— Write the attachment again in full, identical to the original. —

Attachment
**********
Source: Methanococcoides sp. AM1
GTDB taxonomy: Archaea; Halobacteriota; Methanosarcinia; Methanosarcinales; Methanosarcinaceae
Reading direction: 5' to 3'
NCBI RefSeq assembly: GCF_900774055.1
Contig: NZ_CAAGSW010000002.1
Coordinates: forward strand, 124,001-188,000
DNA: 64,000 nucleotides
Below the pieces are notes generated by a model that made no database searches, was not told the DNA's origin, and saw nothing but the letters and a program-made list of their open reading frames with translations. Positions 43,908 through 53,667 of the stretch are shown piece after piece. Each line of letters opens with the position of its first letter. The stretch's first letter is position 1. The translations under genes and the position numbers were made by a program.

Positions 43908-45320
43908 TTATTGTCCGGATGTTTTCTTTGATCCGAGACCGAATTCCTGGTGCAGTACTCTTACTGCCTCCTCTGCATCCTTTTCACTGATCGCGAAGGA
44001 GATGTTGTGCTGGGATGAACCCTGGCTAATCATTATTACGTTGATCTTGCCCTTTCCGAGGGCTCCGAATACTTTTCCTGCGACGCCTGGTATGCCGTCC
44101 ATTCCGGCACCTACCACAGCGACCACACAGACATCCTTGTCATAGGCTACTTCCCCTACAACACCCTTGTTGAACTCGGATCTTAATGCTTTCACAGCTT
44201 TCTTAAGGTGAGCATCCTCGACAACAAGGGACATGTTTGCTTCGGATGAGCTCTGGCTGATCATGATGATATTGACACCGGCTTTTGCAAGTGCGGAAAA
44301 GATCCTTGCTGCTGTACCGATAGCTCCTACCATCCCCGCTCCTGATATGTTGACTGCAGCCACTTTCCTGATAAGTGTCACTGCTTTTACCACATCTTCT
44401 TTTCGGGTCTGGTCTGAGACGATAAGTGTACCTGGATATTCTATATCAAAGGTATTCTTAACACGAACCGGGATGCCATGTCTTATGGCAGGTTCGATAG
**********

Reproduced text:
Source: Methanococcoides sp. AM1
GTDB taxonomy: Archaea; Halobacteriota; Methanosarcinia; Methanosarcinales; Methanosarcinaceae
Reading direction: 5' to 3'
NCBI RefSeq assembly: GCF_900774055.1
Contig: NZ_CAAGSW010000002.1
Coordinates: forward strand, 124,001-188,000
DNA: 64,000 nucleotides
Below the pieces are notes generated by a model that made no database searches, was not told the DNA's origin, and saw nothing but the letters and a program-made list of their open reading frames with translations. Positions 43,908 through 53,667 of the stretch are shown piece after piece. Each line of letters opens with the position of its first letter. The stretch's first letter is position 1. The translations under genes and the position numbers were made by a program.

Positions 43908-45320
43908 TTATTGTCCGGATGTTTTCTTTGATCCGAGACCGAATTCCTGGTGCAGTACTCTTACTGCCTCCTCTGCATCCTTTTCACTGATCGCGAAGGA
44001 GATGTTGTGCTGGGATGAACCCTGGCTAATCATTATTACGTTGATCTTGCCCTTTCCGAGGGCTCCGAATACTTTTCCTGCGACGCCTGGTATGCCGTCC
44101 ATTCCGGCACCTACCACAGCGACCACACAGACATCCTTGTCATAGGCTACTTCCCCTACAACACCCTTGTTGAACTCGGATCTTAATGCTTTCACAGCTT
44201 TCTTAAGGTGAGCATCCTCGACAACAAGGGACATGTTTGCTTCGGATGAGCTCTGGCTGATCATGATGATATTGACACCGGCTTTTGCAAGTGCGGAAAA
44301 GATCCTTGCTGCTGTACCGATAGCTCCTACCATCCCCGCTCCTGATATGTTGACTGCAGCCACTTTCCTGATAAGTGTCACTGCTTTTACCACATCTTCT
44401 TTTCGGGTCTGGTCTGAGACGATAAGTGTACCTGGATATTCTATATCAAAGGTATTCTTAACACGAACCGGGATGCCATGTCTTATGGCAGGTTCGATAG